However, despite the potential problem with soft ice cream, it has some real advantages over scoop ice cream. At its simplest, it is easier to eat. Although consumers like their pleasure to last, the scooped product can often seem like hard work. On the other hand soft ice cream is easy to consume both for adults and children. The swirly shape of the soft variety is another product plus.

Soft ice cream is seen to be creamier than scooped ice cream and for many consumers, creaminess is not just a matter of taste but of texture. It is natural that if a product is called ice cream, the dominant attribute should be creaminess. This is associated with luxury.

Licking a soft ice cream gives the consumer a certain sensual pleasure. Not surprisingly, the sensuality of consuming soft ice cream is more closely associated with feminine than masculine imagery but this does not mean that feminine imagery would be a turn-off to men. It could have a positive effect if the imagery is shown to personify the product rather than the user.

The purchasing environment is important. Consumers feel more comfortable buying from a retailer who specialises in ice cream or related products such as confectionery and fast food. It is assumed that ice cream will be fresher from a specialist store which has a big enough turnover to ensure that stock is always fresh.

Because ice cream is an occasional indulgence, consumers will tolerate high prices. Value for money is NOT a consumer yardstick when it comes to ice cream. There is scope for a premium quality ice cream at a premium price, provided the premium is not more than 10 to 20 percent for a cornet.

The machine used to dispense ice cream has no product appeal and people prefer to divorce the image of ice cream from its manufacturing process. Hygiene is a matter of concern and consumers worry about the cleanliness of the machine. Even though consumers feel that soft ice cream is synthetic, the majority are not unduly worried because it is just an occasional treat and not a regular food. They are also suspicious about its ingredients. After all, it is difficult to imagine a product based on 100 percent natural ingredients undergoing a synthetic process of manufacture. This is a major image obstacle that must be overcome.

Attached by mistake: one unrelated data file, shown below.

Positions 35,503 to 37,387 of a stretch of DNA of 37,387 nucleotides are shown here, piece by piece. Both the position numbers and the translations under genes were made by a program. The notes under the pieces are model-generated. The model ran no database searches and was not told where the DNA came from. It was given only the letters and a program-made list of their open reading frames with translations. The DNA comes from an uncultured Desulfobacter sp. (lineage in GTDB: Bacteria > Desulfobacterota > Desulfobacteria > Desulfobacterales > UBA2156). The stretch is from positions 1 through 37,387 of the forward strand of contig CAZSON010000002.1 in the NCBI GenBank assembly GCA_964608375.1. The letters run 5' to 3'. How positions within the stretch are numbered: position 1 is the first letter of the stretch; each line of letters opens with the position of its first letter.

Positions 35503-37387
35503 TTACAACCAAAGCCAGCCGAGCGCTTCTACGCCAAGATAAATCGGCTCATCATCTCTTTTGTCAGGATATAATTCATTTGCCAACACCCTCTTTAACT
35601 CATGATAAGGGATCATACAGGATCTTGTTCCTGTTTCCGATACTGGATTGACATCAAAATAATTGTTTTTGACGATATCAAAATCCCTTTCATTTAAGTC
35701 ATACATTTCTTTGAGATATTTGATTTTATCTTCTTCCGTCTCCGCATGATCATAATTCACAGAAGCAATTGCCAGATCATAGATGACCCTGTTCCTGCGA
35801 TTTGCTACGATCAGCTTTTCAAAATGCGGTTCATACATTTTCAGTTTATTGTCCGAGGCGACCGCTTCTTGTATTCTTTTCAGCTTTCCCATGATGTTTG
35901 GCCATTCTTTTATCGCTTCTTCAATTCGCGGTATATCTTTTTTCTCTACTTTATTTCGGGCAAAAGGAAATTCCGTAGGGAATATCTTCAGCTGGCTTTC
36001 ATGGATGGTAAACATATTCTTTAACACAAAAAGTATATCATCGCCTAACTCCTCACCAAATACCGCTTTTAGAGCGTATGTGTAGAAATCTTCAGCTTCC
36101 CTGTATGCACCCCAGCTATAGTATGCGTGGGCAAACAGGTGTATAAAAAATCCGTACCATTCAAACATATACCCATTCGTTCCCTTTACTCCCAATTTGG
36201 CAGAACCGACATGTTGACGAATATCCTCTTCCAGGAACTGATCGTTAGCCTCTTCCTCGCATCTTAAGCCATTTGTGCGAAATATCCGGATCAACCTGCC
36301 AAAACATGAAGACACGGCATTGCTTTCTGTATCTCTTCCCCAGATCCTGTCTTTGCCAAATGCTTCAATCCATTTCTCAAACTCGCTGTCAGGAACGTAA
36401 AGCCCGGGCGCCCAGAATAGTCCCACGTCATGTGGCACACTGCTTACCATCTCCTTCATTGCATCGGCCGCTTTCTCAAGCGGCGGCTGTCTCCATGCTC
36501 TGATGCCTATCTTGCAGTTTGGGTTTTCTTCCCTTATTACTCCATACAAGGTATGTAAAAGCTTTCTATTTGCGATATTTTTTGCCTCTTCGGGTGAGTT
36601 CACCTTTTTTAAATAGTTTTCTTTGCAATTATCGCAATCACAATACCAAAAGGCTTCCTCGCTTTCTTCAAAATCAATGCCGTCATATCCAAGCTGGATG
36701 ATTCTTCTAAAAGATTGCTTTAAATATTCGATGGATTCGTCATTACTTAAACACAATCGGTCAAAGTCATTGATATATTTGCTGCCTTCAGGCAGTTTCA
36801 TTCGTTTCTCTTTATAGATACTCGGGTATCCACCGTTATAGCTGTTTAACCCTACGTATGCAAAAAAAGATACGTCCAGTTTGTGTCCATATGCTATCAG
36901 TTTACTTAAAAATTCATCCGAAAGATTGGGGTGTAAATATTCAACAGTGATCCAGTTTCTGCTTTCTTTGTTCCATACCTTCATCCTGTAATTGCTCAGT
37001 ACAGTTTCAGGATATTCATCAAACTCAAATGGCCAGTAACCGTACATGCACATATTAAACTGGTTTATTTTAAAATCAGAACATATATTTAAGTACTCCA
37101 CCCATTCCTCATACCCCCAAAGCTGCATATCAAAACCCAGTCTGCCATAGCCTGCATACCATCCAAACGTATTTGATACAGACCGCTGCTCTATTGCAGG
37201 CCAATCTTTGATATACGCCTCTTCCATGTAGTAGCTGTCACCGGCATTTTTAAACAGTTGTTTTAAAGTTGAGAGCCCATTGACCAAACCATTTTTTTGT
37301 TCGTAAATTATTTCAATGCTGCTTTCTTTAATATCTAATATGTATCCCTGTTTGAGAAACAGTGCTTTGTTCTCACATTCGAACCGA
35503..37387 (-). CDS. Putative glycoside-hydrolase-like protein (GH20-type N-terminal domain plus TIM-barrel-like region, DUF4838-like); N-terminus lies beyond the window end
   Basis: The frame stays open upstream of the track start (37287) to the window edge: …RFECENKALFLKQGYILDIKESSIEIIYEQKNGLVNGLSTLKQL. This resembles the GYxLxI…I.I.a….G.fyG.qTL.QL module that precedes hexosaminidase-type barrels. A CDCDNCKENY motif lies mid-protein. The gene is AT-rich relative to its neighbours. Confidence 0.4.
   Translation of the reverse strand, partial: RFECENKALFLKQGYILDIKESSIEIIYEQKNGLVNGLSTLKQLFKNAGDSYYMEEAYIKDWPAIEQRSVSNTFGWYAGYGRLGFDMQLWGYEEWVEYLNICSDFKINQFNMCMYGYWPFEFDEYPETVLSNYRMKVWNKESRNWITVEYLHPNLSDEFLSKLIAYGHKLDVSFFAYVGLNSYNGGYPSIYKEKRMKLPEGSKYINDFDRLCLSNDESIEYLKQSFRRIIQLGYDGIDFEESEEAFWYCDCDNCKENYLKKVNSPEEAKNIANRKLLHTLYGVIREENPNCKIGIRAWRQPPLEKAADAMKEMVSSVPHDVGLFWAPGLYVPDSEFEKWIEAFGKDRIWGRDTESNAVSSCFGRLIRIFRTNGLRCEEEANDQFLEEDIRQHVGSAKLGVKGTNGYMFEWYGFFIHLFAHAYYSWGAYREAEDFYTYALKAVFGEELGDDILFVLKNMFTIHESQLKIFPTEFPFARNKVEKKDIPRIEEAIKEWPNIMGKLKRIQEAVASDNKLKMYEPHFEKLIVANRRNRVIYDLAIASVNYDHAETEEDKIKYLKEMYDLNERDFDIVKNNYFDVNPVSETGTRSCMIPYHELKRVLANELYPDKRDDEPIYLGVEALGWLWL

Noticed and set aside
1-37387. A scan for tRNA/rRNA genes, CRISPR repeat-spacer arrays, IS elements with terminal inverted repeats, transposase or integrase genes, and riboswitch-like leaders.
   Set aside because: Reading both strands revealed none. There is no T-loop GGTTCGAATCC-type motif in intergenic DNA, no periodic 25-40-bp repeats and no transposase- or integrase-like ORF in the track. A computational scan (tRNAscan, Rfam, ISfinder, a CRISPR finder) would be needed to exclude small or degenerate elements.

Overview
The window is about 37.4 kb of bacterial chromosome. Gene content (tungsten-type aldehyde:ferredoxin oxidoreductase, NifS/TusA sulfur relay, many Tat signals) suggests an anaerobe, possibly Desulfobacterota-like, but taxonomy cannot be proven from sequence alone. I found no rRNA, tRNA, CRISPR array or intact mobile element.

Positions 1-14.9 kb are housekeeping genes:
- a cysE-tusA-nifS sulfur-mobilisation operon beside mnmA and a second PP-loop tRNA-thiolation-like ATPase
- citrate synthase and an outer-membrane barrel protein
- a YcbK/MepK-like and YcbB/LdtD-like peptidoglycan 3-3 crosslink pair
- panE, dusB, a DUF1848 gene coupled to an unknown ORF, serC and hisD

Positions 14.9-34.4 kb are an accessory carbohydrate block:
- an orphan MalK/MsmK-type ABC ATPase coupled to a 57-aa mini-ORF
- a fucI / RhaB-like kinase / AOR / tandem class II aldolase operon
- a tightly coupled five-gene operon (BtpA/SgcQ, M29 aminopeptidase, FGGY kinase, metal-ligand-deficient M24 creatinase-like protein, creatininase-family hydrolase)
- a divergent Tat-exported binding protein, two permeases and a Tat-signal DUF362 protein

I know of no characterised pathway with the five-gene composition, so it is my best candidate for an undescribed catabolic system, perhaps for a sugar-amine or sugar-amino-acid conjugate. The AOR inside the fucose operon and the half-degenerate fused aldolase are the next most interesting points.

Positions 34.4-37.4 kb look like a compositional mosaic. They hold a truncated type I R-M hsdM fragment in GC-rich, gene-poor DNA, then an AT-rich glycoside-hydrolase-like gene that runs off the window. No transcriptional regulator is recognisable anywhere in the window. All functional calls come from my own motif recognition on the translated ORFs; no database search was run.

Consumers can easily become bored with the vanilla flavoured product. Chocolate is a big favorite with strawberry less so. There is considerable interest in new flavours and consumers feel it would help if flavours were described in more detail. Toppings add flavour and colour and go a long way to reduce the blandness of a soft vanilla ice cream or the lack of choice of flavours. For many consumers the chocolate flake is a key component and many claim to be aware of the difference in the quality of flakes. And the cornet can be a bit of a let down. Some are thought to look and taste insipid and, when the ice cream has melted, are likened to soggy cardboard. Perhaps consumers are making a valid point in seeking a cornet which complements the image of the ice cream it holds. After all, it has to be good, to hold happiness.
COPYRIGHT 1992 Food Trade Press Ltd.
No portion of this article can be reproduced without the express written permission from the copyright holder.
Copyright 1992 Gale, Cengage Learning. All rights reserved.

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Title Annotation:survey results
Publication:Food Trade Review
Date:Mar 1, 1992